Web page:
They’re the kind of questions that promote thinking and result in sophisticated intellectual development. They’re the kind of questions teachers aspire to ask students, but, according to research, these types of questions aren’t the typical ones found on most course exams. Part of the disconnect between these aspirations and the actualities results from the difficulty of writing questions that test higher-order thinking skills.
They are hard to write because teachers aren’t always clear in their minds as to what makes a question higher order. Bloom’s venerable taxonomy is where most thinking about question types begins and ends. At the bottom of Bloom are the lower-order questions—ones that involve a fact or detail and the ones that faculty do understand. Lower-order questions ask for definitions, usually a regurgitation of ones given by the teacher or that appear in the text. They are questions that ask students to show that they understand the material—that they can illustrate it. In other words, they test knowledge and comprehension, not necessarily thinking.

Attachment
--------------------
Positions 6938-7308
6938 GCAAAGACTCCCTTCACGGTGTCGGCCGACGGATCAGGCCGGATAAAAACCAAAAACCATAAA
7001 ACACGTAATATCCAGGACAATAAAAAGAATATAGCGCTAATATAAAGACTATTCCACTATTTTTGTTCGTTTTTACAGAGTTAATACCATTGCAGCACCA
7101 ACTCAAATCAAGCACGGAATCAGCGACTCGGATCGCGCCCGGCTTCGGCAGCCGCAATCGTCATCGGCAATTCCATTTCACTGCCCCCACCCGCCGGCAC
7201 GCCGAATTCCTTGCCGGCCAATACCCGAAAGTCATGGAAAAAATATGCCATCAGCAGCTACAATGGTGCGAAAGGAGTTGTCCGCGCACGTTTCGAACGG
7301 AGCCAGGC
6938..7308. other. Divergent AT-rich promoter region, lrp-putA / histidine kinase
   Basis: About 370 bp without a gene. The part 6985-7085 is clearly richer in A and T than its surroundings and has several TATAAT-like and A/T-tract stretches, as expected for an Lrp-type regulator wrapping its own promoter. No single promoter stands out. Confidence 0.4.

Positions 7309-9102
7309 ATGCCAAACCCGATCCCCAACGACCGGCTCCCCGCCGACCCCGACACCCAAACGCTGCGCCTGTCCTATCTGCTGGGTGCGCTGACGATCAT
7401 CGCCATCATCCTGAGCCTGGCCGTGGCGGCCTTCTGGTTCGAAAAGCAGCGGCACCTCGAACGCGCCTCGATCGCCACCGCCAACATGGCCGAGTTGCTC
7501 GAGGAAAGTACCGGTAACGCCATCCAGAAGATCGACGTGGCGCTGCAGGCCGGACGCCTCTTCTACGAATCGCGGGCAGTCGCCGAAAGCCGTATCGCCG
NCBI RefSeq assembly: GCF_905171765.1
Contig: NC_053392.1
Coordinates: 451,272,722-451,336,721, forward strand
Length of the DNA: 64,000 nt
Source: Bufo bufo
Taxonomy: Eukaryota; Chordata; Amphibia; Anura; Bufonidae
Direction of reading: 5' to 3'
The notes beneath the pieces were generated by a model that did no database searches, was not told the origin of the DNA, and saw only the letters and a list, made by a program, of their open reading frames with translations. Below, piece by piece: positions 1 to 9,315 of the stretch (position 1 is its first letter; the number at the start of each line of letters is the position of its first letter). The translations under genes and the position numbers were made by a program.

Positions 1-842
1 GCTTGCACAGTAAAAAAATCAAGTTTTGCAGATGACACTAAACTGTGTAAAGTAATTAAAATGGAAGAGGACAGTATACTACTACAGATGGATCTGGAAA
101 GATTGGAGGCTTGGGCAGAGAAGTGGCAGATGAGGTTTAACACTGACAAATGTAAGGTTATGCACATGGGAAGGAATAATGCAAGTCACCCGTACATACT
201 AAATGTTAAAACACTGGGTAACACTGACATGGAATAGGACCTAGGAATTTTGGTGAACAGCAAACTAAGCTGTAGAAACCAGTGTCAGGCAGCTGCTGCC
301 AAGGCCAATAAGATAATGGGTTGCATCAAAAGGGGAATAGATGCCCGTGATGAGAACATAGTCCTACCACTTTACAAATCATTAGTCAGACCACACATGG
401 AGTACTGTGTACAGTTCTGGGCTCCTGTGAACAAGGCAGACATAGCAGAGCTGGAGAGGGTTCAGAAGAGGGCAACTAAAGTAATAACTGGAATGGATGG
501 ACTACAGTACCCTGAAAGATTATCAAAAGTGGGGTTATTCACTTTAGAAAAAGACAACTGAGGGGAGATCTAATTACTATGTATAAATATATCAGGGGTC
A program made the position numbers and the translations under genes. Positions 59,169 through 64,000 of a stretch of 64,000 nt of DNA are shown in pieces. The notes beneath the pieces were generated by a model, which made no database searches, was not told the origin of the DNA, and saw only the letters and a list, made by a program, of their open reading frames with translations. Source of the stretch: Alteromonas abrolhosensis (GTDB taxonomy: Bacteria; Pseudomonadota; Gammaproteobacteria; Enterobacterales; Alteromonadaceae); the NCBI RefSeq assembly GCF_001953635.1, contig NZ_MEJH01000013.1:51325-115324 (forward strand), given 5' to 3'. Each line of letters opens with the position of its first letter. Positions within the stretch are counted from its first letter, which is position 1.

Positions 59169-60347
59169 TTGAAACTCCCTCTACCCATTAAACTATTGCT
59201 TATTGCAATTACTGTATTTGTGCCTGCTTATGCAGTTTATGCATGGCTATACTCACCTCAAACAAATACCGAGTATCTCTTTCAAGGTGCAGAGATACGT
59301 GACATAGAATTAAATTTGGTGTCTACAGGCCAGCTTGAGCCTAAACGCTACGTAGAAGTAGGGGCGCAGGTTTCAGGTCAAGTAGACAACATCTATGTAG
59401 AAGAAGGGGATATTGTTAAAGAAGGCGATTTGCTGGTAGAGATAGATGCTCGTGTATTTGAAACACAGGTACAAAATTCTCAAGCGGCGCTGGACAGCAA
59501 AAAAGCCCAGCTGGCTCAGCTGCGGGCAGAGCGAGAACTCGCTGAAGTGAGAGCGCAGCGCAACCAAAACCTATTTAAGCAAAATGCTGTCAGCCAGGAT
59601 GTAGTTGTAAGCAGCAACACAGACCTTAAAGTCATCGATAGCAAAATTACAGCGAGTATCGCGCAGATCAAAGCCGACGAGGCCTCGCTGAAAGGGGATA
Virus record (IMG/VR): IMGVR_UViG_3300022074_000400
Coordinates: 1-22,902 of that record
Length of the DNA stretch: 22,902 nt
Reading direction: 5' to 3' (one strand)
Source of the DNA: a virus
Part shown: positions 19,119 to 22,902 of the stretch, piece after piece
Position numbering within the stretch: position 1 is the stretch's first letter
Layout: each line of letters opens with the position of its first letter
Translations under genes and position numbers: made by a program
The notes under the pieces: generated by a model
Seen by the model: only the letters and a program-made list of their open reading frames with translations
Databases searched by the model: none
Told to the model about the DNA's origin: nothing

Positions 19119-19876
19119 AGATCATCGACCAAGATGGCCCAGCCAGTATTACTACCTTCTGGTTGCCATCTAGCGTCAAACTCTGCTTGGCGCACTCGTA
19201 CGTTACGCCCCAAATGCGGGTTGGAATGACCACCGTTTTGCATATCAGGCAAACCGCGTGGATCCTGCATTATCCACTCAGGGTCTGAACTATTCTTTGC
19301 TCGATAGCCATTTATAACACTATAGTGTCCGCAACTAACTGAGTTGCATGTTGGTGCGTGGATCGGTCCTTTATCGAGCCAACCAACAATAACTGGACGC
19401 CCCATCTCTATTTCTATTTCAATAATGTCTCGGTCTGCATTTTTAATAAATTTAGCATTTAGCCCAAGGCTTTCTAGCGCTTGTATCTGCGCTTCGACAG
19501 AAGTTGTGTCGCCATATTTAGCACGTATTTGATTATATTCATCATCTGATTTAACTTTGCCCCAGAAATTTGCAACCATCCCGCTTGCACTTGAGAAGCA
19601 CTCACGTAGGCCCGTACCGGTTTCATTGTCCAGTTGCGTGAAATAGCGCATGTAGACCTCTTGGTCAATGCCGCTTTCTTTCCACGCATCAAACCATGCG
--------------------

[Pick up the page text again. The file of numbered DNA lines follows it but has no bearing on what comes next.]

Higher-order questions ask students to use information, methods, concepts, or theories in new situations. They may ask students to predict consequences, to break problems into parts, to identify critical components of a new problem, to recognize patterns and organization within a collection of parts, to discriminate among ideas, and to make choices based on reasoned arguments. These and other extrapolations of Bloom’s higher categories of application, analysis, and evaluation were used in the study referenced below.
The authors of the study are writing about biologists and higher-order thinking questions in that discipline, so while their examples are specific to that field, their study of higher-order questions and the issues raised by their findings are relevant to any faculty member who wants students to leave courses doing more higher-order thinking. What motivated this study is something relevant to many faculty members: “… biologists still struggle to create good HOCS [higher-order cognitive skills] questions.” (p. 48)